First Words: Waubgeshig Rice speaks Anishinaabemowin

Waubgeshig Rice is an Anishinaabe journalist, radio host and author originally from Wasauksing First Nation near Parry Sound in Ontario. On this episode of First Words, he shares three words in Anishinaabemowin.
Waubgeshig Rice is an Anishinaabe journalist, radio host and author originally from Wasauksing First Nation near Parry Sound in Ontario. (CBC/Shilo Adamson)

First Words is a weekly podcast focused on Indigenous languages. Each week, we welcome a new guest into the hosting chair to teach us three words in their language. 


In this episode of First Words, author Waubgeshig Rice teaches you how to say hello and thank you in Anishinaabemowin and explains the meaning behind mino-bimaadiziwin. 4:17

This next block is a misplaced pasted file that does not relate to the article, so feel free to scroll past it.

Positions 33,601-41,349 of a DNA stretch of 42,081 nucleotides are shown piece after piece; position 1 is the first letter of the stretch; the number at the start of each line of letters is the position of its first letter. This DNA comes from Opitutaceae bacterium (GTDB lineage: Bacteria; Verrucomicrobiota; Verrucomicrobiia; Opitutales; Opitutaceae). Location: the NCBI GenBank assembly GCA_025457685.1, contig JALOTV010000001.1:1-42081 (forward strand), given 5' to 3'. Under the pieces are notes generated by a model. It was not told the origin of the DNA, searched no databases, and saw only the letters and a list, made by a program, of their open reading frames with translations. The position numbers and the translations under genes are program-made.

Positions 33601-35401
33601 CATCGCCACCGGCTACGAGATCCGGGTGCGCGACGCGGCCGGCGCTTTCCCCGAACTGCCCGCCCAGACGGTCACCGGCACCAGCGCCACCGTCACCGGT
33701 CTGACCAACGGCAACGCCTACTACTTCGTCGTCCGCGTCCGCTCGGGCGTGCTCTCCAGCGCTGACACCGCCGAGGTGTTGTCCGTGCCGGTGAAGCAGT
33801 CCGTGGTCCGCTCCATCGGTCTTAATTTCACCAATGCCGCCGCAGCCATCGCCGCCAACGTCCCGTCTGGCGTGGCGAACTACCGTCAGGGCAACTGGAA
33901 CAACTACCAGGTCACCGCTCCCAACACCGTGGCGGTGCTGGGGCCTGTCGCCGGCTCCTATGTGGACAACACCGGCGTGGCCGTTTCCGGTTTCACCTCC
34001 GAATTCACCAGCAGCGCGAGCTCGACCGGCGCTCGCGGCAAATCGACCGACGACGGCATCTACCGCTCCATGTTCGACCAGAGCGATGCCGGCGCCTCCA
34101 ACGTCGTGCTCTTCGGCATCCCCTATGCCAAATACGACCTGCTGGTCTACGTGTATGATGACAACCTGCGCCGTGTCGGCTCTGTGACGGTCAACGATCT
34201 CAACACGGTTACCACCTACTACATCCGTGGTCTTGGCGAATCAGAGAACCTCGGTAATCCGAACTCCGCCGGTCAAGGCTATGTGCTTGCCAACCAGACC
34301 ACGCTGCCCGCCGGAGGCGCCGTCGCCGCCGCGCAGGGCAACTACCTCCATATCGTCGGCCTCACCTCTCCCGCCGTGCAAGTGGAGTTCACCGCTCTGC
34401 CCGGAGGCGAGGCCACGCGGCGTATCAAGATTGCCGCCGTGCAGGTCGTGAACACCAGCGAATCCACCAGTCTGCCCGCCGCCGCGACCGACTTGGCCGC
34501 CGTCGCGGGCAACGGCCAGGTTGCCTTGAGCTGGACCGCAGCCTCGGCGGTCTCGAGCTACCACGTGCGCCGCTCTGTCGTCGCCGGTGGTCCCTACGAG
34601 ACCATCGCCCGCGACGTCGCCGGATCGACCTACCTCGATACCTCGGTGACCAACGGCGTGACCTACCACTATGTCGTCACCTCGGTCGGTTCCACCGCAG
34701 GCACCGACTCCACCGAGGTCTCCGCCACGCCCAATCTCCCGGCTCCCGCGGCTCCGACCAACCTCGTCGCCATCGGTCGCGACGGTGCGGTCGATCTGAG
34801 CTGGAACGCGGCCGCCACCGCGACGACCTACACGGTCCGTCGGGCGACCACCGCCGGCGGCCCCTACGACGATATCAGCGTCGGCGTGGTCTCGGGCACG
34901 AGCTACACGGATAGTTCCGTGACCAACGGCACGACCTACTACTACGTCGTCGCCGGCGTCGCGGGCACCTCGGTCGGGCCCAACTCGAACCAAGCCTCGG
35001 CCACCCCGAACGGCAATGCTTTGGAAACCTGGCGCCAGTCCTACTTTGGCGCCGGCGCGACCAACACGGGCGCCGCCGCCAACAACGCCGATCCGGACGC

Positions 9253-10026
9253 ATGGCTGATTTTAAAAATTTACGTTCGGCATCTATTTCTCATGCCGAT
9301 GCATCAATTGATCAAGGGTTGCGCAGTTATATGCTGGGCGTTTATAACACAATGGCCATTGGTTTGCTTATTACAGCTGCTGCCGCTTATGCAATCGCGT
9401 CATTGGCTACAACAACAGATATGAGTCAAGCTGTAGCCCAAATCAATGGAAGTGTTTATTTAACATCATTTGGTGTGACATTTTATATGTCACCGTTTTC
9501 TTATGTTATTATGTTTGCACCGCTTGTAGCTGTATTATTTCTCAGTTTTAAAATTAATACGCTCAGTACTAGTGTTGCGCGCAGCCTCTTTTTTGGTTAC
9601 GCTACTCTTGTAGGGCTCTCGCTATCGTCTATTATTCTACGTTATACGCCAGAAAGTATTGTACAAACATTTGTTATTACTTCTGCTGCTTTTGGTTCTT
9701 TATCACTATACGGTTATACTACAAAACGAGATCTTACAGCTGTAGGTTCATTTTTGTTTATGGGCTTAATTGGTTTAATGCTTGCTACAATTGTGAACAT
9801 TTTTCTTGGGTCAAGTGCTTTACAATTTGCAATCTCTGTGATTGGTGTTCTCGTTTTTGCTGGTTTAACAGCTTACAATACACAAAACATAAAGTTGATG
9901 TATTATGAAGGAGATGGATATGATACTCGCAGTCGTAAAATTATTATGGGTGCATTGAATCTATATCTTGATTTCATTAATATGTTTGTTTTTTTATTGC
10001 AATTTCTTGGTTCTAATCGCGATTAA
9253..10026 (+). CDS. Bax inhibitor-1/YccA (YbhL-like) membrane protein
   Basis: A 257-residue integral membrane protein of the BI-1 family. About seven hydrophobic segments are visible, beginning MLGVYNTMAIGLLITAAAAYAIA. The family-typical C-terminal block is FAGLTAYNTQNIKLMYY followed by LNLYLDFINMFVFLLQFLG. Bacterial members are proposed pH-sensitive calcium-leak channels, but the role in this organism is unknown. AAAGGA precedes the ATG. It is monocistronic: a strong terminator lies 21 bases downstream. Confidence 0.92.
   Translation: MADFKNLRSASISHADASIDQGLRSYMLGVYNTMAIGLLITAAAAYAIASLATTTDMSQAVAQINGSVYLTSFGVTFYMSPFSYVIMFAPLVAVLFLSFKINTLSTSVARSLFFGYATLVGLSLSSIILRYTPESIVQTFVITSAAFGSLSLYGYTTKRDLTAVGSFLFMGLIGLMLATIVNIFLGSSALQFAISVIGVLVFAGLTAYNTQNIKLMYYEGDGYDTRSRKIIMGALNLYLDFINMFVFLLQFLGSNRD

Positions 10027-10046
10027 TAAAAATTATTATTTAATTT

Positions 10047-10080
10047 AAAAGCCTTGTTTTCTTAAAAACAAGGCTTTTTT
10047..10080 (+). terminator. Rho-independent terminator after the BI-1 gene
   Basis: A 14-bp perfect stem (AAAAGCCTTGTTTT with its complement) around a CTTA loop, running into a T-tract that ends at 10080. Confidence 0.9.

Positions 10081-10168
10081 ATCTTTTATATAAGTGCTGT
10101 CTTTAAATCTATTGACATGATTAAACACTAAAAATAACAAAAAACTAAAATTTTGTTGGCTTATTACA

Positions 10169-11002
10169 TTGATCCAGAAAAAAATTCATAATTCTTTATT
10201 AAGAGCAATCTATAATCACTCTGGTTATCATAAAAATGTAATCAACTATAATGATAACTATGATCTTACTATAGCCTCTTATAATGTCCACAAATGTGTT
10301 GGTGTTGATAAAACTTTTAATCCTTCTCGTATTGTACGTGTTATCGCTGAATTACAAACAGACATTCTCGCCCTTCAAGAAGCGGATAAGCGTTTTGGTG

Waubgeshig Rice is an Anishinaabe journalist, radio host and author originally from Wasauksing First Nation near Parry Sound in Ontario. 

"I heard the language all around me when I was very young. I grew up in my community and the language is spoken fluently by elders ... and my dad's generation," Rice said. 
Moon of the Crusted Snow is Waubgeshig Rice's latest novel. (ECW Press)

"But at that time there was still quite the shame attached to speaking the language thanks to residential school, and the Indian Act, and day schools and other oppressive and assimilative measures. So I heard it pretty regularly but I didn't always understand it because people didn't converse with the younger generation." 

His first published work was a short story collection, Midnight Sweatlodge, followed by novels, Legacy and his latest, Moon of the Crusted Snow

Rice is currently the host of Up North, the afternoon show that broadcasts on CBC Radio One every weekday across northern Ontario. He has worked for CBC in both television and radio, spending time in Winnipeg, Toronto and Ottawa before relocating to Sudbury.

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